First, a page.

Having helped win the U19 European Championships with England in 2009 and playing for Birmingham when they won the FA Cup in 2012, Kerys’s success on the pitch is hard-earned.
Kerys says: “I train four days a week and play a game on a weekend. Most days consist of training out on the pitch in the morning, and then a gym session in the afternoon after lunch. So as you can imagine, it is quite a lot of training. I am definitely grateful for the days off when they come around!”
Beside Kerys’s intense training regime, she has also taught alongside her football career for the past 8 years. She acknowledges that there are fewer female teams at the top compared to the men’s game, but is glad to see a rising awareness of the women’s game.
She says: “Fan attendance has gotten much better over the last few years as the publicity and coverage of the women’s game has improved. Now that games are broadcast regularly on the FA Player and Sky Sports, as well as the occasional game on BBC, this helps to make more people aware of women’s football.
The hope is that this will continue to encourage people to attend games live, but a potential downside of this is that people will watch the games on TV instead of attending games live.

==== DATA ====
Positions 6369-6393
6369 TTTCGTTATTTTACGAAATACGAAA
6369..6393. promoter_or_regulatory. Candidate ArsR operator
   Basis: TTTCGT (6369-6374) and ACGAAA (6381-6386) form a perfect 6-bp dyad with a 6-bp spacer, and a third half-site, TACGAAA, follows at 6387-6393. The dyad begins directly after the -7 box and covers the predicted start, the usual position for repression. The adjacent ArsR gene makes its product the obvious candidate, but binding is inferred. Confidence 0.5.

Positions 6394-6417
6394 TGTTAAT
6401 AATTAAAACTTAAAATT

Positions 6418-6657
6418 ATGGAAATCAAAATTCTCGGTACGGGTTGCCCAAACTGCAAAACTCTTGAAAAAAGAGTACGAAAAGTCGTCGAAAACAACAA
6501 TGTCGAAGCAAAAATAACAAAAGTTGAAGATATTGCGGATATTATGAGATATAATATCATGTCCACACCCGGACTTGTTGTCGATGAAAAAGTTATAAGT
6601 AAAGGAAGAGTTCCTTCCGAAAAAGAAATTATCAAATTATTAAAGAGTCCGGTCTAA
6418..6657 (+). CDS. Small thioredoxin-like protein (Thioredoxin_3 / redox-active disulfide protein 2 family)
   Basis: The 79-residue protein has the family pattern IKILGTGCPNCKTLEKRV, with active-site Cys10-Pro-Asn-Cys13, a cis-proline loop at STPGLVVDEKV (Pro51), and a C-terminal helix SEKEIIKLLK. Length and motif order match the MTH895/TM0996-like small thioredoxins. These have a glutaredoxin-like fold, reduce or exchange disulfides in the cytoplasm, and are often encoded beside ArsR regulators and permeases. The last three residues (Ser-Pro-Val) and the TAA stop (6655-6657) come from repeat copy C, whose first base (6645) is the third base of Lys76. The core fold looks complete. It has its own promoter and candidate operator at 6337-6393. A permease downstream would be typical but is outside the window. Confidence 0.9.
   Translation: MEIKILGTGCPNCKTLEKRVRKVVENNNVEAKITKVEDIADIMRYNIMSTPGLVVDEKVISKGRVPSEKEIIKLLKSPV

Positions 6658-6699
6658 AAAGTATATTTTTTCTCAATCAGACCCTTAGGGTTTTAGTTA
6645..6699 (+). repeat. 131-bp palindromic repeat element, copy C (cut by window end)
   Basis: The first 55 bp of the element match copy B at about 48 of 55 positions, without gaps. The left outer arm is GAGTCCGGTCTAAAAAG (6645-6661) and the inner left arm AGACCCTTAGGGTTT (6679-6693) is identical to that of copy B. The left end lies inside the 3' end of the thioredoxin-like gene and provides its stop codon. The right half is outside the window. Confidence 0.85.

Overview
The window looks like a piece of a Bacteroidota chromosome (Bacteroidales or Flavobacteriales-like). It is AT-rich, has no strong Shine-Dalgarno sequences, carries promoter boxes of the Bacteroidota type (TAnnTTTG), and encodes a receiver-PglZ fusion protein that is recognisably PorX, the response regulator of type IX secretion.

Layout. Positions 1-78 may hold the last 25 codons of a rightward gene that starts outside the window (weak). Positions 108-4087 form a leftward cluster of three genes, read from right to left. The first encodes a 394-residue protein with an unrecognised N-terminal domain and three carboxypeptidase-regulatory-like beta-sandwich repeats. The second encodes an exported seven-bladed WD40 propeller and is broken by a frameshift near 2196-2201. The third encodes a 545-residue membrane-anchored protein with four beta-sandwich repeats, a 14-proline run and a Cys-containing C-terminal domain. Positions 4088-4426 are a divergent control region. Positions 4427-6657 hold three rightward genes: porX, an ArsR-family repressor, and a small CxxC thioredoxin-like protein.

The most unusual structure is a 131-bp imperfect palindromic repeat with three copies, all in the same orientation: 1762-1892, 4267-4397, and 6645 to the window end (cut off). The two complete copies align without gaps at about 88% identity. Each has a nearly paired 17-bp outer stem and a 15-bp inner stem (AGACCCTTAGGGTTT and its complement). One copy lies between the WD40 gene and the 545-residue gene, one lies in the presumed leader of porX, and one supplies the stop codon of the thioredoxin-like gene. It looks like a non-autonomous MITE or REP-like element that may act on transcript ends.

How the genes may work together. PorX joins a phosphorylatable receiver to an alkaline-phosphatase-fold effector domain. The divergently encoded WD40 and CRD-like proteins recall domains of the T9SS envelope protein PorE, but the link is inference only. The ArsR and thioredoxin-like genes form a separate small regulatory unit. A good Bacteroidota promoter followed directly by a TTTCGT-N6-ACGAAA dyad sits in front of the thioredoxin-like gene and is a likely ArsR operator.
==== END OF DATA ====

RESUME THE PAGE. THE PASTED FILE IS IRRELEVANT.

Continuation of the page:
Kerys is keen for girls and women to be better informed about how they can involve themselves in football and envisions a range of ways that educational institutions and footballing organisations could help this happen.
She says: “They could make people more aware of how to contact and get involved in local grassroots clubs. Creating more partnerships between educational institutions and local women’s and girls’ teams would also be beneficial, as it could provide placement opportunities for students to get involved in all areas of football.
“There are plenty of opportunities to get involved in, not just the playing side, but also other areas too such as volunteering, refereeing, football development and many other areas.”
Find out how to get involved in local teams: thefa.com/womens-girls-football